Entre tanto, para salvar la barrera de recelo por parte del muro de contención del Gobierno y uno de sus grandes logros: que las personas, asociaciones, ONG y otras fundaciones, trabajen de manera dispersa, haciendo difícil el acceso a la población necesitada (hay hacinamiento, toques de queda, malos servicios, poca información…). Y para poder llegar a las personas afectadas en los albergues, tuvimos que tener varios aliados, entre ellos TEAVIDE, Coordinadora de ONGS de Euskadi, UNICEF Guatemala, Procuraduría de Derechos Humanos de Guatemala, el Clúster de salud mental, donde estaban el departamento de Psicología del Ministerio de Salud en Escuintla, entre otros, muchos amigos y amigas que nos ofrecieron su contactos o ayuda en lo que se pudiera, para que CWB, llegara a donde eran necesarios…

De repente, recibo la comunicación de la oficina de CWB, de que hay  fumata blanca “habemus equipo de payasos y payasas” y también teníamos fechas de expedición “la segunda quincena de Agosto”… Es así, como se llega el día D,  arriban al país, un grupo de payasos y payasas, con todas las ganas de darlo todo: Lucho (Colombia), Noemí (Canadá), Sayda (USA) y Steff (Francia), formando un equipo, espectacular, lleno de energía, talento, conciencia social y muchas ganas de hacer reír y hacerla pasar bien a todos y todas, que desde el minuto cero, empezaron a montar el espectáculo y no pararon, hasta lograrlo, mientras ellos cocinaban su show, yo cocinaba la cena y hacia las ultimas, por decir ultimas llamadas, para que todos estuviera al punto, vamos todo integrado, profesionale”.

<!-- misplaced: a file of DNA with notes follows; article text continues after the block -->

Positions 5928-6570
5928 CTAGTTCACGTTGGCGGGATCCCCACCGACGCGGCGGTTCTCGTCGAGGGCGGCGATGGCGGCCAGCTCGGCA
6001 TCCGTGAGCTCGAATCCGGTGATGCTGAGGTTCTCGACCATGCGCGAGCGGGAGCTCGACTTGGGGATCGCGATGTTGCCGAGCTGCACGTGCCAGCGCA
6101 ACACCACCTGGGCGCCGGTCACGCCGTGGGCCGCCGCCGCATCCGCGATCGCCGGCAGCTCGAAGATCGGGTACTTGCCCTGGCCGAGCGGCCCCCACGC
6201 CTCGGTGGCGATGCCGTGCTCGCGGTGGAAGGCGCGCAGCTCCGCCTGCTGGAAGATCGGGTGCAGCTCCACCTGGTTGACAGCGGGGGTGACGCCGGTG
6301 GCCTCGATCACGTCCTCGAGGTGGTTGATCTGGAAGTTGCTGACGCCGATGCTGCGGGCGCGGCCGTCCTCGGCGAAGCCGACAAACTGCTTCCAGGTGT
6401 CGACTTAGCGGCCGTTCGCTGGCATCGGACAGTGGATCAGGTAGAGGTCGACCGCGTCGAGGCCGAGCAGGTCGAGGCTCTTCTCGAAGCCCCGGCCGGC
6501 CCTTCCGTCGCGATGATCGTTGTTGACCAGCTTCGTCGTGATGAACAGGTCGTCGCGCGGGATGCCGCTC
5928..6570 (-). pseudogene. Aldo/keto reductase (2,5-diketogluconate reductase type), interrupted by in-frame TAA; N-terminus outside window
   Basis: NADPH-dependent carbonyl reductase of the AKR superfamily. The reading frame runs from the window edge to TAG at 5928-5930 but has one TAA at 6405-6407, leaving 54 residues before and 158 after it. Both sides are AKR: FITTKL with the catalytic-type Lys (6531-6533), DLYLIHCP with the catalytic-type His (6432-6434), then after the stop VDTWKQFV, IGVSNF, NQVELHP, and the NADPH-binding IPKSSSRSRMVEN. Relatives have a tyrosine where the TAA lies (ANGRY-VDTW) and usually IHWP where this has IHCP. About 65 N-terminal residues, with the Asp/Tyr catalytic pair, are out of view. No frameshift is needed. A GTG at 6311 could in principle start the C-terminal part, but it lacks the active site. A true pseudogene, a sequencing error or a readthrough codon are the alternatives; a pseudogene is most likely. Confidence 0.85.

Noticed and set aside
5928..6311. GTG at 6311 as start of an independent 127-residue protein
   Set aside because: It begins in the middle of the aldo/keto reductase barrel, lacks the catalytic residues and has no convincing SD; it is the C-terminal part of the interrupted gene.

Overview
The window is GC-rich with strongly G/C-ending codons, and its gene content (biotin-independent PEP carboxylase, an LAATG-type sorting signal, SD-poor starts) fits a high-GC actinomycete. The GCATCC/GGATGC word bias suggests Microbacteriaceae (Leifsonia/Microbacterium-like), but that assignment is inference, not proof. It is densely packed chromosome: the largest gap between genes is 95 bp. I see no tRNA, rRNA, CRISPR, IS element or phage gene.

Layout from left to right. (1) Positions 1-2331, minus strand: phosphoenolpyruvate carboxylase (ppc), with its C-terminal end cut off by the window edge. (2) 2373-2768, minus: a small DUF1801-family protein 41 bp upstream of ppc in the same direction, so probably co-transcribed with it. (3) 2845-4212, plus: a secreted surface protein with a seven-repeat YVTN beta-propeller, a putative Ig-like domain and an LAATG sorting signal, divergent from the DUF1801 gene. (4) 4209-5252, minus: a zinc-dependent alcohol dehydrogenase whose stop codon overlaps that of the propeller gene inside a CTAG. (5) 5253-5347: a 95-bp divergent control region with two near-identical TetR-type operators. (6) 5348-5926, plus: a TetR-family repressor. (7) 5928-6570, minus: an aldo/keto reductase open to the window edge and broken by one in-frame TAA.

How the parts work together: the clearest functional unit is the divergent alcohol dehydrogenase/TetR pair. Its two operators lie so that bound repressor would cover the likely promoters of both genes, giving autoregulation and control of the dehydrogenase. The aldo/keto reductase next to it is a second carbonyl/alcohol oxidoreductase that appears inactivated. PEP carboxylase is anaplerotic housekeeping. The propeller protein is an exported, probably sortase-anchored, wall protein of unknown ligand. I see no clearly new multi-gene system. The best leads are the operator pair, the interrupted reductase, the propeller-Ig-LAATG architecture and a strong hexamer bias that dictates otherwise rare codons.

Ya con show bajo el brazo, comenzamos nuestra aventura y llegamos a nuestro primer albergue, donde según las estadísticas había una cantidad enorme de personas y en la realidad había menos de la mitad de las personas que se nos dijo, pero el espectáculo de estreno, fue genial, en petit comité y luego conviviendo con ellos a la hora de la comida, donde la labor de escucha, estuvo presente, para ofrecer un espacio de expresión a las personas que nos estaban compartiendo lo que casi no tenían, fue muy gratificante pasar con ellos ese tiempo, fuera del propio espectáculo, viviendo intensamente juntos, nuestros mundos… y el primer espectáculo, en cuestión de público, no de calidad humana, no fue para nada lo que nos precedió, las demás estuvieron marcadas, de superación, entrega, búsqueda de la perfección y de llegar mas dentro de cada una de las personas que nos miraba y nos acompañaba.